Delivery was the rub. There were few tablets and no smartphones then to accomodate what we would call ebooks now. The works were delivered in PDF online allowing the purchaser to open and print the work at home or office, and/or to read onscreen. The limitation rendered long, book length works impractical -- yet not impossible to sell. Mightywords' business plan nevertheless project a billion-dollar market for medium-length works, eg. -- short stories, novellas, reports, studies (works too long to deliver as attachments and too short to fit the scale-economics of traditional printing. Mightywords also provided our indie-author partners with services still not offered by Amazon - including originating blogs, writeups and interviews of featured authors.

Mystery writers Pamela & Mary O'Shaughnessy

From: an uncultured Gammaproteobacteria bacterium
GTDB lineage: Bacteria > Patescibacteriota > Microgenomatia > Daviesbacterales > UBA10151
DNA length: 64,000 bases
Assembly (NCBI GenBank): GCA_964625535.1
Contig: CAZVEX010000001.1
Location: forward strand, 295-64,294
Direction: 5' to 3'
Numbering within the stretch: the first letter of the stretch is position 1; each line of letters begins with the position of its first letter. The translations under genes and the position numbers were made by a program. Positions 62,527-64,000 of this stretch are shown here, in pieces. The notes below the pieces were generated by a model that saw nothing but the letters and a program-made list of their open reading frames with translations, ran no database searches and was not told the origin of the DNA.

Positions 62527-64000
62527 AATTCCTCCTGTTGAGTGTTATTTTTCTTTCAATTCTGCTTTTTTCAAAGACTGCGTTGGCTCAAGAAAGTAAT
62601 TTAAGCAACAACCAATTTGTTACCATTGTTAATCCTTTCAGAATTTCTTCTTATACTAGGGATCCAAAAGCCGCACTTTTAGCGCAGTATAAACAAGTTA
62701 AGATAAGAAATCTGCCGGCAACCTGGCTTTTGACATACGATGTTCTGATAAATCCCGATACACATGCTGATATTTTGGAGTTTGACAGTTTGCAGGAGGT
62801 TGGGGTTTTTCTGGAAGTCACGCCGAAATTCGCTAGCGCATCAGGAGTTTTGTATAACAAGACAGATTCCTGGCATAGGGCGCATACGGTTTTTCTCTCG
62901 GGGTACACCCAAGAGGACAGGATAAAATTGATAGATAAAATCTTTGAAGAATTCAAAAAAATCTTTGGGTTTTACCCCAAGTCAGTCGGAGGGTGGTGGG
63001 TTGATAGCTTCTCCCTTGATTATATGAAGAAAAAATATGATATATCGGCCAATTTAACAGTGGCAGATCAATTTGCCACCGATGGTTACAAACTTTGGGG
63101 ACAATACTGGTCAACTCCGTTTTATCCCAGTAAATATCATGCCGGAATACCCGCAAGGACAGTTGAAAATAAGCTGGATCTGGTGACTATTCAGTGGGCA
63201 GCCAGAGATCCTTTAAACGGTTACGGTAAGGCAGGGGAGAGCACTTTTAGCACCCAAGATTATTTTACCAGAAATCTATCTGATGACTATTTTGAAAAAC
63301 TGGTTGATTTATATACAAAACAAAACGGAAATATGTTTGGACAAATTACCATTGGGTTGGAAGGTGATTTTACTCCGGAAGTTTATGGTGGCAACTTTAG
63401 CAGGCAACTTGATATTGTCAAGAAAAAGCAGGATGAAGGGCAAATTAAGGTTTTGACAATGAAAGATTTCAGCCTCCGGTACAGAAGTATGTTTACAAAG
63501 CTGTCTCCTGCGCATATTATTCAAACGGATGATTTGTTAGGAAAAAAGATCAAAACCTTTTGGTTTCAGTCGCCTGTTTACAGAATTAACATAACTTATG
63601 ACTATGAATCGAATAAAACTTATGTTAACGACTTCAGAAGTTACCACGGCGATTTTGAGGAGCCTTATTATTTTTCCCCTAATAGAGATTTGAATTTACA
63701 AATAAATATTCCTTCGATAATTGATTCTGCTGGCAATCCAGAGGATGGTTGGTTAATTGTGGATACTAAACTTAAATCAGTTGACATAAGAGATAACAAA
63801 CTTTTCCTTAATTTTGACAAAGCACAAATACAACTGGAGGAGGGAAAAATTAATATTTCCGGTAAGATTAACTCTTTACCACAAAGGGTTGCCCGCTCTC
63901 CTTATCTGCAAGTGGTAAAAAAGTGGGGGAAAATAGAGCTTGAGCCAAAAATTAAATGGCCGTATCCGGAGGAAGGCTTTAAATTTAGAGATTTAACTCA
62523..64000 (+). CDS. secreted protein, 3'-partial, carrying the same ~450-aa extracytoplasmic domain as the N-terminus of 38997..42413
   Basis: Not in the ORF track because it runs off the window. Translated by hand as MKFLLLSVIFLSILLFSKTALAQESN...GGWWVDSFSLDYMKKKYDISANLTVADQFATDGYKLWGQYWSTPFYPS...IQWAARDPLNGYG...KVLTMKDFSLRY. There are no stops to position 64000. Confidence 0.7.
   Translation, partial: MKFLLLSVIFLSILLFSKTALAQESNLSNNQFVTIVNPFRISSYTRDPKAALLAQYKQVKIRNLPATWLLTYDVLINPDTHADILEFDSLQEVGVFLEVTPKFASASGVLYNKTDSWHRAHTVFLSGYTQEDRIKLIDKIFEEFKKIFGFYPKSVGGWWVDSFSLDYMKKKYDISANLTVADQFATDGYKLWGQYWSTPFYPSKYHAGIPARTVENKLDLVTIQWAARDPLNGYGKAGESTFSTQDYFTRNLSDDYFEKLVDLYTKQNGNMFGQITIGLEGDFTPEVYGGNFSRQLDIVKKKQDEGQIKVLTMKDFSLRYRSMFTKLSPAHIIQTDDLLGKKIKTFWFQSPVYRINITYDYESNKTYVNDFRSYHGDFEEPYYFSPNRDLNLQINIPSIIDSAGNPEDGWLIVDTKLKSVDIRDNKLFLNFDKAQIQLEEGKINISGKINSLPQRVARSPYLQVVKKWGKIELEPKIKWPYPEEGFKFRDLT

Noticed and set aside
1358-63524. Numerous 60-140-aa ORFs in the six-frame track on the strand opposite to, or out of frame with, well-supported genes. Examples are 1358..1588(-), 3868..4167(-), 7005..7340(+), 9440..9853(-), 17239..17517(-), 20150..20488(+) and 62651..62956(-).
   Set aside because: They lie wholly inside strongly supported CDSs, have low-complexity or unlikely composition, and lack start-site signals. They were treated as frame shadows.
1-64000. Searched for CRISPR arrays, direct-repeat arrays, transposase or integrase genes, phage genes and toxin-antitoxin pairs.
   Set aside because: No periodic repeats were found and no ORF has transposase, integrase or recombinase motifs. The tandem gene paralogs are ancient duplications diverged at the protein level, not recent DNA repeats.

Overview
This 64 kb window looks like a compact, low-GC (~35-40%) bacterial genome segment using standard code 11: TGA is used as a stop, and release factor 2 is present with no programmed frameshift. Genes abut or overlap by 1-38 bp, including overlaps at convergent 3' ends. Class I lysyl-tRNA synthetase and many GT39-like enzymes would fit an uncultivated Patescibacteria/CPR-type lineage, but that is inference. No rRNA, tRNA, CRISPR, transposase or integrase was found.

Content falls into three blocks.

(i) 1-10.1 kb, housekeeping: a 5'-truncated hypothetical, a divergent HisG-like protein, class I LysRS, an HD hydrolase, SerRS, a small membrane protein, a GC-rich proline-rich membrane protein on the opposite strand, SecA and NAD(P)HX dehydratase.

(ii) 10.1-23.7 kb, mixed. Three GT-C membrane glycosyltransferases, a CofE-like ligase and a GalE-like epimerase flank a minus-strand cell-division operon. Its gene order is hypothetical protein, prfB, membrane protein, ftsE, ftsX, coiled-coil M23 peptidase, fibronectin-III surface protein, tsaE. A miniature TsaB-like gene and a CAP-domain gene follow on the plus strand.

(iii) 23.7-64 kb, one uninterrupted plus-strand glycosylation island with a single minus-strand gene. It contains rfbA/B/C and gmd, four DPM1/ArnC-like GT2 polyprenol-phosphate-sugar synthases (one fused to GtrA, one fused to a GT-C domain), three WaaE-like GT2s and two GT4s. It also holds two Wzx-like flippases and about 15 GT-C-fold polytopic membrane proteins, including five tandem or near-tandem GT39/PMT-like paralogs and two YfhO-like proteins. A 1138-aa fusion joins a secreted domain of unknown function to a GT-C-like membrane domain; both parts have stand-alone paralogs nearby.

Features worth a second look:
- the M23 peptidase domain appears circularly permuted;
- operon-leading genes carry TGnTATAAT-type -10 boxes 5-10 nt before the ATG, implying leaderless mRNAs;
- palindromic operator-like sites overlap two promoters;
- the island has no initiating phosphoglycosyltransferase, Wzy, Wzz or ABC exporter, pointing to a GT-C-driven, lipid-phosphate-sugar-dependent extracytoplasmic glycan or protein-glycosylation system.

The limitations didn't seem to phase the hundreds of authors who soon were publishing through the Mightywords channel -- including a star list of works by Stephen King, Toni Morrison, Arthur C. Clark, and their ilk, plus successful midlist authors who had been wise enough to retain the digitial rights to their previously published works that they were free to offer through us (eg. the best-selling, Perri O'Shaughnessy Mysteries and Nina Riley detective stories by Northern California sister-collaborators Mary and Pamela O'Shaughnessy.)

The creative energy of Mightywords' self-publishers exceeded the technological innovation of the enterprise. Some of it raised eyebrows among those looking for profit curves, not necessarily cultural ones, and had envisioned MightyWords as more of a business-to-business enterprise than a retail portal -- B2B being Wall Streets flavor-of-the-month at the time.  (Remember, this was just prior to the current era of social media whose business model thrived on clicks and user-supplied content.